Resilience in Relocation: Return to Work, Incentives, and ROI

2021 kicked off with a flurry of new questions. When are offices going to open? How are we going to manage rapid reopening? Where will I be expected to work?

The rollout of the COVID-19 vaccine is underway, and with it, the promise of an end to the pandemic at some point in the not-too-distant future. Yet many variables persist with supply and distribution that will directly impact where and how people work. For now, as much as employers may be anxious to be proactive, it may be difficult to start early because people want to continue to work remotely and avoid relocating during COVID.

Fast forward to September of this year: anyone who wanted the vaccine should have received it, the case count has drastically reduced, and the country has opened up…hopefully. Everyone eagerly rushes to a return to normal only to find – massive gridlock. For the employee who’s waited for this moment to relocate, they will find overbooked flights, sold out accommodations, a sprint for real estate, and logistical nightmares. Months of pent-up demand will have driven the price of everything sky-high. Suddenly, the relo package offered months ago doesn’t seem nearly as generous, and the house you thought you could afford is half the size or in a more distant suburb.

So, what can employees and employers do to beat the rush? Incentives are one solution. While cost containment will most certainly be a top priority for most corporations, offering a relocation incentive now may offer a greater degree of certainty than dealing with the market-driven unknowns that lie ahead – and avoid the worst-case scenario of a valued employee declining their job offer down the line. If safety and duty of care come first in the process, an incentive for an early relocation might be a win-win for both the employee and the company. The employee you want, in the community they want, at a cost you can manage.

The use of incentives to encourage employees to relocate has been steadily growing for several years. And since the pandemic, many states and municipalities have seized the opportunity to lure remote workers, with the promise of cash, lifestyle, and cost-of-living.

 

Like a diver coming up from the depths, our return to normal needs to be slow, measured, and with as full a consideration of the consequences of going too quickly. We offer the following factors for consideration as you look ahead to a fuller, more robust 2021.

Protect your bottom line

  • Demand-driven expenses will be massive for real estate, rentals, and travel. Avoid paying the premiums for delayed decisions and bidding wars. Offer incentives for people to move early, or to continue to work from home until the worst is over.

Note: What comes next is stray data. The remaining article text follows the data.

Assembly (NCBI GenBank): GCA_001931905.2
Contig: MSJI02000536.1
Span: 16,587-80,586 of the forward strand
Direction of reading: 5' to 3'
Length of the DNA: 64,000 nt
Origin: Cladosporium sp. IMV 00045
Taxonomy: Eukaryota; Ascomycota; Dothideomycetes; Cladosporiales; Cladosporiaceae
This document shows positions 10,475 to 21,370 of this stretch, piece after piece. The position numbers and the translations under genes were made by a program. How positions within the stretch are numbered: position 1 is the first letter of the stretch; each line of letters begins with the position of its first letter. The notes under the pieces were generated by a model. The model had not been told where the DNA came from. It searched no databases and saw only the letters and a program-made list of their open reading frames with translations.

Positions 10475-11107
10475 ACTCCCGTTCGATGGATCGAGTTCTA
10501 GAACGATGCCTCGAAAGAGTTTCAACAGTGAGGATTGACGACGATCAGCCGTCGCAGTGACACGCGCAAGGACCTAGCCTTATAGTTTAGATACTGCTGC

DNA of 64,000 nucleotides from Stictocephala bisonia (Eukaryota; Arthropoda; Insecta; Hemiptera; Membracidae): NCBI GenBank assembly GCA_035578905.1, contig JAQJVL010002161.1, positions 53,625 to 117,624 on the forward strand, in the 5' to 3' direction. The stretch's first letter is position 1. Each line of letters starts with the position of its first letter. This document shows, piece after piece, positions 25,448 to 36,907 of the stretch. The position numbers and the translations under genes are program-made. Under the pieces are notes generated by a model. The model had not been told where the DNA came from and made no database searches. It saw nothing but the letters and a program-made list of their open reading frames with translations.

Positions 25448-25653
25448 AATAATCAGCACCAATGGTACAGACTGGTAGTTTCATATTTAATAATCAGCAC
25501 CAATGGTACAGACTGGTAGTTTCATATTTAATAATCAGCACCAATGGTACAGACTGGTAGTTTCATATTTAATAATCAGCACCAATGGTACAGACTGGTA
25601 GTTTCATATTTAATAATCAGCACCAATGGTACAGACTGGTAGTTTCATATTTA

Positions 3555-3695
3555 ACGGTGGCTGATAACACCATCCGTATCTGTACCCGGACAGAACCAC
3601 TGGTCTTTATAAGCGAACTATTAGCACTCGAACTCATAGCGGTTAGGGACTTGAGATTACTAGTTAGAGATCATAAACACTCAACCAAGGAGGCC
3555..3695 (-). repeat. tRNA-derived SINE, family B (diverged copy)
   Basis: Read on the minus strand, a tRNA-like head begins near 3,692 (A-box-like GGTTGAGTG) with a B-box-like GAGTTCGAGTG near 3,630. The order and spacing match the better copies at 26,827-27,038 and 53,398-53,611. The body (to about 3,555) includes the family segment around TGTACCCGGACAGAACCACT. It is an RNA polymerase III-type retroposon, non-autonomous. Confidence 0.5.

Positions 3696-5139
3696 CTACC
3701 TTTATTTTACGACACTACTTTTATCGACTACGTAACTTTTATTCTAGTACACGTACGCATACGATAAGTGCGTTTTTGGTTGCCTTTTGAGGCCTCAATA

Continue with hybrid model, or create one

  • It may be tempting to try to bring everyone back to the office, but remain flexible and limit disruptions for employees, especially coming out of such stressful times. Some companies will adopt a hybrid model, allowing some employees to continue working from home while others return to the office or utilizing incentives to motivate employees to initiate the relocation prior to a formal return to work announcement. These are smart compromises that may be in everyone’s best interests for the foreseeable future.

Diversify and expand your supplier network

  • Now may not be the time for single-source contracts. Get to understand what constraints your suppliers may be facing. Movers, realtors, destination service providers, rental agencies, insurance brokers, travel agents, and others – will be under pressure to withstand increased demand. You may need to have contingency networks in place.

Relo package rethink

  • Is lump sum really the best approach right now or would a more managed relo program protect both you and your transferee when the time comes to move? How you adjust your program may depend on your industry, location, and the type of employee you are relocating.

Time is money

  • There will be tremendous strain on your HR and mobility functions to accommodate a return-to-work resurgence. Hiring, relocating, onboarding, and training are high-pressure, high-stakes functions. Consider which of these can be outsourced to get your team over the hump, and begin lining up vendors now.

 

RCI has years of experience working with clients across multiple sectors, helping them identify solutions, build programs, and manage complex relocation programs – always putting the transferee experience first. If you have any questions or if we can offer any helpful insight, please reach out to Sue Harrington at sueh@relocationcoordinates.com.

 

Relocation Coordinates International (RCI) delivers customized, cost-effective relocation solutions in the global marketplace that exceed client expectations. We offer a full suite of corporate mobility services, as well as pre-decision, destination, and departure services for domestic and international relocations.

 



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